• Thanks Roger, I wasn’t even aware you were reading, it’s nice to see you here! I don’t think of the sort of discretion you mention as chaos, though it can sometimes leave chaos in its wake (or appear to others as chaos). I think when intention is there, planning becomes an ally to allow us the freedom to prioritize unscheduled time. For example, if one is in a position to be continually interrupted to put out big and little fires (as I am, and as I suspect you are too, maybe even more so :-)) one learns to leave a HUGE “buffer zone” for these unforeseen things that seem to expand to take all the time we allow them. I guess the secret lies in having certain absolutes– and these will be different for each person– that we do each day or week or year, NO MATTER WHAT. BTW, I have a book you might enjoy, but you can read positive and negative reviews of it first and get the idea of what it’s about. Let me know if you want to borrow it. I found it somewhat therapeutic since I’m pretty messy myself, and have always known that most of us whose offices/craft rooms/lives appear chaotic to others, often have a hidden order in the mess that is not obvious to others. Or so I tell myself, until I lose something for the 487th time in one week…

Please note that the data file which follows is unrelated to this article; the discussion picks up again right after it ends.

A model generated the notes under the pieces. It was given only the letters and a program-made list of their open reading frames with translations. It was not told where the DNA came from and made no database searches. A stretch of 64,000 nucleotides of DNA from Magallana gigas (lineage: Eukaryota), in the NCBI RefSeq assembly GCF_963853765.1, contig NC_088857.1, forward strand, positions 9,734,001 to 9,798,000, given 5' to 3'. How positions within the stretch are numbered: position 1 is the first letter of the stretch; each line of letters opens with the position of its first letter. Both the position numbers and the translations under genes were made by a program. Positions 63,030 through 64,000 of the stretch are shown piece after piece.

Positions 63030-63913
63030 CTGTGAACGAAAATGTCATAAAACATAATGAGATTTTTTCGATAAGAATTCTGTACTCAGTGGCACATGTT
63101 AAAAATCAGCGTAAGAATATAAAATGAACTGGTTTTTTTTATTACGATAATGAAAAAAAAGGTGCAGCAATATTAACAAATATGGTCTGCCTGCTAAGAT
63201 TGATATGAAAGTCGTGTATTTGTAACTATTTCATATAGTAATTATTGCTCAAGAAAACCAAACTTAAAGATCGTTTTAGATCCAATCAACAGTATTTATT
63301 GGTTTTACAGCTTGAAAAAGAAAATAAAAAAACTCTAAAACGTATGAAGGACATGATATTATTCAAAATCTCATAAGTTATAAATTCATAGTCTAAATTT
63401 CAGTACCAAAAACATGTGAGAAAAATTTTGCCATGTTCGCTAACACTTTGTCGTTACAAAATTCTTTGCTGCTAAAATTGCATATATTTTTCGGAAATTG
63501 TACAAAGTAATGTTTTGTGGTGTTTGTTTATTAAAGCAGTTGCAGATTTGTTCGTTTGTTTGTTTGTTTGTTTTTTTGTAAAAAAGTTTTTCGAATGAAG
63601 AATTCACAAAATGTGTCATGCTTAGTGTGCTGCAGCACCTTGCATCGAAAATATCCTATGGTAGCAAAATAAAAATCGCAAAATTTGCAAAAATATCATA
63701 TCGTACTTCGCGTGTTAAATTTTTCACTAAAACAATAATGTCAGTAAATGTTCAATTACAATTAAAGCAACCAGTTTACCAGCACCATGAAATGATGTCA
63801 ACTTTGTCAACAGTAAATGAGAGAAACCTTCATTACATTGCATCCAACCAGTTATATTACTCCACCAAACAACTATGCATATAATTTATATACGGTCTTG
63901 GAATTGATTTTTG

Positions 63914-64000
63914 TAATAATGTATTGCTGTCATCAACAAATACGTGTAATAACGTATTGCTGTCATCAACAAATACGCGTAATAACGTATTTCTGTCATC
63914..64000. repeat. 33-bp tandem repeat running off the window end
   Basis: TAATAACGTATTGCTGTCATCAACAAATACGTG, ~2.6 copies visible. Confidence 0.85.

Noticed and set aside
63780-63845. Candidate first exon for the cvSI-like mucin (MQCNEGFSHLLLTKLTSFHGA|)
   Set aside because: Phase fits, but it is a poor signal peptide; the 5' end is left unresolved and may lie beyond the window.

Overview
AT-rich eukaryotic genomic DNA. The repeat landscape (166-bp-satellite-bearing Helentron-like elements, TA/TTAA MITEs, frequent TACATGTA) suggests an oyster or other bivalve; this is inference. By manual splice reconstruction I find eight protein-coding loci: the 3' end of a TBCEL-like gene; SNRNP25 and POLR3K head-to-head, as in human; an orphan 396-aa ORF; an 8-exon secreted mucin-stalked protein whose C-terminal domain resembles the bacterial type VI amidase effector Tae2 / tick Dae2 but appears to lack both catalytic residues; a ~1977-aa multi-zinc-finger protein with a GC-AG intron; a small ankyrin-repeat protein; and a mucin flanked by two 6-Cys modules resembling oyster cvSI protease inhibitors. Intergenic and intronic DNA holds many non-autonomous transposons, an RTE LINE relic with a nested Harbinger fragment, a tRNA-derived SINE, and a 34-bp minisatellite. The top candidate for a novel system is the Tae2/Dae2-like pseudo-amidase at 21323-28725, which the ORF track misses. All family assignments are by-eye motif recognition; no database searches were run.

• Roger

        Wow, you were right. The comments and ratings were all over the place on that book. Sure, I would like to borrow the book, but you need to know I am a slow reader. Does it have pictures? Pictures always help me to finish a book…one less page to read…know what I mean. 🙂

        • Nope Roger, no pictures! But my memory of it is that it has lots of divided sections, easy to read a bit at a time. I too am a slow reader, and have books I borrowed literally years ago (but I remind my lending friends that I realize I still have it, and ask if they are in a hurry to get it back!) Next time we’re in York, I’ll look for it and try to remember to bring it to you. I thought the reviews were interesting in that people seemed to react to the book based on where they already were…the messies probably loved it, and the neatniks turned up their noses!

  5. merry

    I enjoy flowers…thanks for the picture.~/

    • You’re welcome, Merry – I’m so happy you like it!

  6. Sheila

    Julia, I hope you don’t mind going to the workplace with me. 🙂 I know that you like camping at Willow Tree and our walks on the beach….. you told me so! When I shared your photograph and quote with Stephanie and our technician,Carla, I opened up quite a discussion. Carla, originally from Montana, said tulip fields at Glacier Park are breathtaking. I can only imagine! I hope all is well there, my friend.